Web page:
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The Characteristics of Marriage Inventory... CHARISMA at a Glance

CHARISMA, the Characteristics of Marriage Inventory, was developed to assess both the importance of marital characteristics to married individuals and their satisfaction with those characteristics in their marriages. CHARISMA was administered to 201 married individuals and found to have acceptable reliability and validity as well as clinical utility for helping couples examine their relationship values and priorities. Since the initial research which developed this instrument, it has proved useful … as a therapy tool in clinical counseling practice, as a framework for the treatment plan in marital counseling/therapy, and as an approach to marital education.

Developed in 1998, the CHARISMA is new to the field of marriage assessment devices. However, since its inception, it has already been used in the study of arranged marriages in the country of India (Madathil, J. & Myers, J.E., 2000). Due to the verbal simplicity of this inventory, it is easily translated into other languages and lends itself well to cross-cultural studies of marital satisfaction.

While the CHARISMA speaks directly to marriages, it is equally useful to individuals, and is pertinent to both married and unmarried couples. It can be used as a tool to evaluate current relationships, to gain a better understanding of previous relationships, or to clarify desired characteristics of a future relationship. In most cases, the term “spouse” is used in place of the terms “husband” and “wife”, in recognition of couples who subscribe to different lifestyles and definitions of their gender roles.

The CHARISMA Inventory can easily be used within the context of individual counseling or couple counseling. When used in couples counseling, partners gain insight into their own value systems as well as the value system of their mates. Additionally, this instrument may be used to identify areas of satisfaction and dissatisfaction within the relationship, and informed of specific marital interaction processes that strengthen each area.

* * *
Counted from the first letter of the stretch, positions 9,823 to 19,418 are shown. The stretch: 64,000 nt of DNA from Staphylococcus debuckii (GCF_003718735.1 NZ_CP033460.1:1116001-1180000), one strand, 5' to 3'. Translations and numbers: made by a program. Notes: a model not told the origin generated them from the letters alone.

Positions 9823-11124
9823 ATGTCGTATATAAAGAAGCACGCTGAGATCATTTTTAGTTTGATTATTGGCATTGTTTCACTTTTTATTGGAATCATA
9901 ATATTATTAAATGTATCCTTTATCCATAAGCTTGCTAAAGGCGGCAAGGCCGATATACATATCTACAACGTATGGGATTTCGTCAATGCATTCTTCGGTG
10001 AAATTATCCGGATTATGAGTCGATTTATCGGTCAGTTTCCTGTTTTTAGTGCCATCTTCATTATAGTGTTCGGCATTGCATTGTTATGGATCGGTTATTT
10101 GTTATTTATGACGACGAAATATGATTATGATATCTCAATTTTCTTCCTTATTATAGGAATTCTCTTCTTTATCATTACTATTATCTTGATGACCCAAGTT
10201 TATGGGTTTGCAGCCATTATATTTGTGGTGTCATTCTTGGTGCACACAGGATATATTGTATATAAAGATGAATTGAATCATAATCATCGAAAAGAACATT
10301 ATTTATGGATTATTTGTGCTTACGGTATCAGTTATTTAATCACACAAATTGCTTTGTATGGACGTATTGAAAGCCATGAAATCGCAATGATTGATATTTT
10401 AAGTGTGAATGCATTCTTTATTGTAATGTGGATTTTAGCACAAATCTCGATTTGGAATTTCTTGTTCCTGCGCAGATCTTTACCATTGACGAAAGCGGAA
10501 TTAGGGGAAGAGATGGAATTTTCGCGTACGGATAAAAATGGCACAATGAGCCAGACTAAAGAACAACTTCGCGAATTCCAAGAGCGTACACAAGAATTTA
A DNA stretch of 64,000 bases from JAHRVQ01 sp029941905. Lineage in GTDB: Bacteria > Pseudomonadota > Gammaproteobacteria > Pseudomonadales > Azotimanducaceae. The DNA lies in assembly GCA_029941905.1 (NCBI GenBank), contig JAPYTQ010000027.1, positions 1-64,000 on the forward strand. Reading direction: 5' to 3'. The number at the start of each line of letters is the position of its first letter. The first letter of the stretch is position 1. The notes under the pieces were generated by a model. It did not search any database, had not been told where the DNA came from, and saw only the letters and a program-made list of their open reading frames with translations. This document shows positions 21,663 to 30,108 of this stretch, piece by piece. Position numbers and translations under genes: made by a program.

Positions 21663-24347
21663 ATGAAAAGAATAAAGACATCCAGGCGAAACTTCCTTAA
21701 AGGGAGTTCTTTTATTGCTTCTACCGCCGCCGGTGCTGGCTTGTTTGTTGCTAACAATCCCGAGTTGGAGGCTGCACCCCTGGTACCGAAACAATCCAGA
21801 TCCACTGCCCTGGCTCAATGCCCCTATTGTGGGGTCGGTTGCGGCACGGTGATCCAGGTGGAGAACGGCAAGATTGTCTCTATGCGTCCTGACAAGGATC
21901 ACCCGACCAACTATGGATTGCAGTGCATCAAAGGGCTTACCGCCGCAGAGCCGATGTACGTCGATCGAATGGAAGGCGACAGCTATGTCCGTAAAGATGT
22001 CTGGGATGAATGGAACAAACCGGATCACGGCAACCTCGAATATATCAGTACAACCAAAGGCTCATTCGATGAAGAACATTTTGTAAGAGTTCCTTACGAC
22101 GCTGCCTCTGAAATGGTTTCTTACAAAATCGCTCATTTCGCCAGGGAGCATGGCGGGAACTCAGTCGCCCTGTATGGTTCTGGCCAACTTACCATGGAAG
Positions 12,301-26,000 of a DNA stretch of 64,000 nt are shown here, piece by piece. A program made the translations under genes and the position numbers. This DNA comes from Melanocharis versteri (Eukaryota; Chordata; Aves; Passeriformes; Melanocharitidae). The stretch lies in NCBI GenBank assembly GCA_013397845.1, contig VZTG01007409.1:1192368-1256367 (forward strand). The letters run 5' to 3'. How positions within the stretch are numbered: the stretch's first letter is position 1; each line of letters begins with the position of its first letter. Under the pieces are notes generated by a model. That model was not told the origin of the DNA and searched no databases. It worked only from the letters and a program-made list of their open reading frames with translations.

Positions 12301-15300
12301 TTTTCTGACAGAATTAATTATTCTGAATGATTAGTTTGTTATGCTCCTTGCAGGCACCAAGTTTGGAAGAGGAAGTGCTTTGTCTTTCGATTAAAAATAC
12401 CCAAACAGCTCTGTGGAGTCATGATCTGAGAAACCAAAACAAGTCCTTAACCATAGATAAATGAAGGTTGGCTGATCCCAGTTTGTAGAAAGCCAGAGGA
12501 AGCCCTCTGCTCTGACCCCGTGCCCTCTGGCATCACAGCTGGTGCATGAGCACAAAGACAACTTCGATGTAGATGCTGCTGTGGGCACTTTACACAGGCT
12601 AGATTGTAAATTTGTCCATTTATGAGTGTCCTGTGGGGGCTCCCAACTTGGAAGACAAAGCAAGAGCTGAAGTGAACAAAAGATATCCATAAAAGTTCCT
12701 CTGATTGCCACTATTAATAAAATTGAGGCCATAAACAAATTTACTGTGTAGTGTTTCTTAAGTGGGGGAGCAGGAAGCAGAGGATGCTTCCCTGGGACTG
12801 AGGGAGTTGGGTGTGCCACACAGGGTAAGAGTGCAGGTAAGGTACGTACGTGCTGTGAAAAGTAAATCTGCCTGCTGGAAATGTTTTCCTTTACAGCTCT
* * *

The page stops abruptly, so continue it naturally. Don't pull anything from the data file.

Two scales assess the unique viewpoints of the individual spouses: Importance and Satisfaction. Using identical lists of 18 marital characteristics, the first scale asks, How Important is this marital characteristic to you? The Satisfaction scale inquires, How Satisfied are you with each of these 18 marital characteristics in your relationship?

A difference score is computed by subtracting each satisfaction score from its counterpart importance rating. Any negative difference scores suggest that an individual is not as satisfied as they would like to be.

The CHARISMA Inventory can be completed in 5 minutes and scored in 5 minutes, leaving the balance of time for discussion of results within a single therapy session. The entire Inventory contains only 37 items. Participants rate each of the 18 marital characteristics using a six-point Likert-type scale twice: first, to measure the importance of marital characteristics and second, to measure one’s satisfaction with those characteristics. A final question asks for a global rating of one’s marital satisfaction.

The internal consistency of each subscale was measured using Cronbach’s alpha coefficient. The alpha for the Importance scale was .83 and the alpha for the Satisfaction scale was .94. Concurrent validity of CHARISMA was established in relation to the Spanier’s Dyadic Adjustment Scale (1976) and the ENRICH (Olson, McCubbin, Barnes, Larsen, Muxen, & Wilson, 1983). Both instruments have been widely used in both research and clinical work related to marital satisfaction.

State of the art statistical methods were used to identify three factors (pathways) which influence marital satisfaction: Satisfaction with Love, Loyalty, and Shared Family Values. Relationships were identified between these pathways and 6 marital relationship skills: communication, Affection, Sexuality, Decision-Making, Role Satisfaction, and Conflict Management.